The Souter lighthouse foghorn in action
The Guardian has this remarkable report this morning:
‘A requiem has been written to mark the passing from use of the last of the UK’s working foghorns, which for the last 150 years have warned shipping about dangerous shorelines and other hazards during foggy conditions. An armada of boats will be taking part in the performance, with their ships’ horns joining three brass bands on shore, plus the star of the event – the foghorn at Souter Lighthouse.
‘Artists Lise Autogena and Joshua Portway have teamed up with composer Orlando Gough to create The Foghorn Requiem, which will be given a single live performance on the North Sea coast on June 22 as part of the Festival of The North East.’
It sounds like a fun event off Sunderland. Read about the lighthouse here.
I gather all the foghorns are going, and I do worry that cutting long standing maritime safety measures in this way assumes every vessel is fitted with GPS, that it’s working, and that it’s being used – and I know that isn’t always true. Batteries run out, including in mobile phones, and chartplotters are expensive and difficult to power in very small vessels with no power system.
And then we have to ask – just how much is turning off this foghorn going to help the nation get out of debt?
And I must say I will miss the foghorns. I’ve always particularly enjoyed the North Foreland light’s slow,deep and tragi-comic cry of ‘Briiiiiaaaaaannnnnnn’.
What’s going to happen next? No more bells and horns on buoys? I don’t want my world any greyer than it has already become thankyou…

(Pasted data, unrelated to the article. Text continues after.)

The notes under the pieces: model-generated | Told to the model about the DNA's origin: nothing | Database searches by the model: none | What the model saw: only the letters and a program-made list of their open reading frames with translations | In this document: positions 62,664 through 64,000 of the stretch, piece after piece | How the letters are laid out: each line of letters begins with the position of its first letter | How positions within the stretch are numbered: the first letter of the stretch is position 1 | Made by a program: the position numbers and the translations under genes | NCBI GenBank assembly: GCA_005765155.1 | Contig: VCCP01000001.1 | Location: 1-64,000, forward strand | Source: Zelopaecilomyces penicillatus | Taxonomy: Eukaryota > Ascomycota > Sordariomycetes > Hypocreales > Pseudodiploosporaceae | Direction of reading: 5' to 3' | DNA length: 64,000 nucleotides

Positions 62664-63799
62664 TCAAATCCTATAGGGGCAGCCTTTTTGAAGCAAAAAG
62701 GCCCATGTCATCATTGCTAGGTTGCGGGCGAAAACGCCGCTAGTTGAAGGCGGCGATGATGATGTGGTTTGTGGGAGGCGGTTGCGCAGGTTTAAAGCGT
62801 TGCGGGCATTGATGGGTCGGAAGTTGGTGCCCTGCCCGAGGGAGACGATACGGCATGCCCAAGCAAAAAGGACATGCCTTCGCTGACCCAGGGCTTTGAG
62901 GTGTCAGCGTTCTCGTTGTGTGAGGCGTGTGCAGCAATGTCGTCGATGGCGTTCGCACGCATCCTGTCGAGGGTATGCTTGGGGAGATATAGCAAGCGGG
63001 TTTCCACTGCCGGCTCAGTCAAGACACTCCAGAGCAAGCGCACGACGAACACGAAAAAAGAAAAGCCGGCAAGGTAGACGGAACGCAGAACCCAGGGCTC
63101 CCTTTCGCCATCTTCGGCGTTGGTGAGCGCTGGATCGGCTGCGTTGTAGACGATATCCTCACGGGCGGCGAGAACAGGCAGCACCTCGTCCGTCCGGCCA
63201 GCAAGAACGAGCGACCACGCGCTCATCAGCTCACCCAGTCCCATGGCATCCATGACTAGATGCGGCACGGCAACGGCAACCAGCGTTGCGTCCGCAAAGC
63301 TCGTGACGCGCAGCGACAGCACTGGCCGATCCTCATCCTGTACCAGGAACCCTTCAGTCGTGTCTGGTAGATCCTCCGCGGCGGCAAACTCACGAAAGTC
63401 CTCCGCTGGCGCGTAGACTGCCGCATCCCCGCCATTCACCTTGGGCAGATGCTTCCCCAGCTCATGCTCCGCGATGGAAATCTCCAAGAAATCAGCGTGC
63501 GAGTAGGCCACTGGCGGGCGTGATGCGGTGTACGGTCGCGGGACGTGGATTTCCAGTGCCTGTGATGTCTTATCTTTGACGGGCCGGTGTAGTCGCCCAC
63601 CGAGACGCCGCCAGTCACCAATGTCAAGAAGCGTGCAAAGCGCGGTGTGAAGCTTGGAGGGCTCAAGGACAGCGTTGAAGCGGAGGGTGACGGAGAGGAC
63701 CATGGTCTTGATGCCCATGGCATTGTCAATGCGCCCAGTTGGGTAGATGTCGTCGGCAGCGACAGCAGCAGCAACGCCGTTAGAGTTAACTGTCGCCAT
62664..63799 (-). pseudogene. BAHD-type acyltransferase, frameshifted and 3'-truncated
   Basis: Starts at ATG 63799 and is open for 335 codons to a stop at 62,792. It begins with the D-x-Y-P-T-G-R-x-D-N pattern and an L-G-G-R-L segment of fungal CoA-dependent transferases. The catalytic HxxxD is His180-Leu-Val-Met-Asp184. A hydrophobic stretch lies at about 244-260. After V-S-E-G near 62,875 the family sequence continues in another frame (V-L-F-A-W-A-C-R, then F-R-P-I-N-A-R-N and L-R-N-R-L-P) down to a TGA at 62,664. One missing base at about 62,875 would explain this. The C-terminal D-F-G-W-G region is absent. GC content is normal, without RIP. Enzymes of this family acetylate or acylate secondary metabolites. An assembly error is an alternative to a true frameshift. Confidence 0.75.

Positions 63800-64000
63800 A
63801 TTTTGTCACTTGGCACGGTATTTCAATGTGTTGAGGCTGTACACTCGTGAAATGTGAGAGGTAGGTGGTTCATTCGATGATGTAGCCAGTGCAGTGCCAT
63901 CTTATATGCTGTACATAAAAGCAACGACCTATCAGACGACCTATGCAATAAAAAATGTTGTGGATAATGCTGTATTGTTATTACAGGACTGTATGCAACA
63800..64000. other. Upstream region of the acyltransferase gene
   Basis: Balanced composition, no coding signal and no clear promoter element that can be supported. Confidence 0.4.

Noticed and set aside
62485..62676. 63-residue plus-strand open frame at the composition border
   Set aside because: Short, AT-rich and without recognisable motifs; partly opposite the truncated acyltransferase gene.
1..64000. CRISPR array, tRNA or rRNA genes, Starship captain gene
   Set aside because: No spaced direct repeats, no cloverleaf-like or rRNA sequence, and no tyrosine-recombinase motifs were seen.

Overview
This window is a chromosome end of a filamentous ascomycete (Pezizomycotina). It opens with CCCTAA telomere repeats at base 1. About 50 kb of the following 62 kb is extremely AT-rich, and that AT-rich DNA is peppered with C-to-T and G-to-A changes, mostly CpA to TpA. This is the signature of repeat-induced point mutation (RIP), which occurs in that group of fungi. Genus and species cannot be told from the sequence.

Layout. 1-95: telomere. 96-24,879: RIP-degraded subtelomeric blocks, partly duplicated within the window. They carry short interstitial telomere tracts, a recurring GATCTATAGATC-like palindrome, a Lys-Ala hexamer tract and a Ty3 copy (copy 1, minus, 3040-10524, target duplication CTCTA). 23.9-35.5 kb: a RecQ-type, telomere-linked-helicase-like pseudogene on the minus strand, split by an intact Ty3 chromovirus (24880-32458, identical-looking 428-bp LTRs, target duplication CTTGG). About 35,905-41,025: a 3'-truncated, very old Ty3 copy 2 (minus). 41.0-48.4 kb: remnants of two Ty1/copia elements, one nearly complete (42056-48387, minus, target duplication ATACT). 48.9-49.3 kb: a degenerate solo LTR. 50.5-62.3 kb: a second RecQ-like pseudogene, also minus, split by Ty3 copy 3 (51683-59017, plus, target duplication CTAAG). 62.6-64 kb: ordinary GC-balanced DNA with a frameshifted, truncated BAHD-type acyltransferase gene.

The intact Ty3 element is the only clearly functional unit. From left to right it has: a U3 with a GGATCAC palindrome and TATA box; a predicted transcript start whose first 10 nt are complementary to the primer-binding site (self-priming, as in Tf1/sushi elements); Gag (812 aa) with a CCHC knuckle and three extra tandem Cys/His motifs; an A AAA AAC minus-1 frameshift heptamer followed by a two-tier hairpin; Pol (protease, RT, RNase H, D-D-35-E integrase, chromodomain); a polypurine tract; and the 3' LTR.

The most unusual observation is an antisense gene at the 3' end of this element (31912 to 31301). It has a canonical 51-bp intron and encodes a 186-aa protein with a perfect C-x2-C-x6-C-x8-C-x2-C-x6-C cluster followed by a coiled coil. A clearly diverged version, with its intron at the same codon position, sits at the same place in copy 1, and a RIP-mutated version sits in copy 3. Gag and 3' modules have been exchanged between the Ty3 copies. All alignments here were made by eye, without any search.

This is a typically quirky and entertaining BBC Radio 4 piece celebrating the foghorn’s place in music, literature and film, and in sailing. If you can, hear it here: http://www.bbc.co.uk/i/yqp5z (If you’re outside the UK you’ll probably need to find a proxy or some other technical fix to hear it.)
Here’s what Auntie Beeb’s blurb says:
‘The foghorn was invented in 1855 by Robert Foulis, a Scotsman living in Canada who heard the low notes (but not the high notes) of his daughter’s piano playing whilst walking far from the family’s fog-shrouded coastal cottage, thus inspiring the first steam powered fog horn. But beyond the sea, it’s “whale-like” sound has inspired artists, writers and musicians to use the foghorn both as symbol and instrument.
‘[Programme maker]Peter Curran hears from foghorn composer of Maritime Rites Alvin Curran, Jason Gorski, aka The Fogmaster, who used to conduct guerrilla foghorn concerts in the Bay Area of California, and takes a tour of Portland Bill lighthouse in Dorset, with keeper Larry Walker, taking the opportunity to set off an almighty Victorian foghorn. He also joins James Bond film music and future 2012 Olympic theme music composer David Arnold, who tries to digitally recreate the foghorn’s cry, and Dr Harry Witchel, who analyses Peter’s yearn for the sound as a child.’
Stand by for the usual BBC mix of inspiration and nonsense!
PS – If you can’t hear the programme itself, you might enjoy the following – though I think they’re best enjoyed with a pair of headphones rather than the tiny speakers you get with many computers: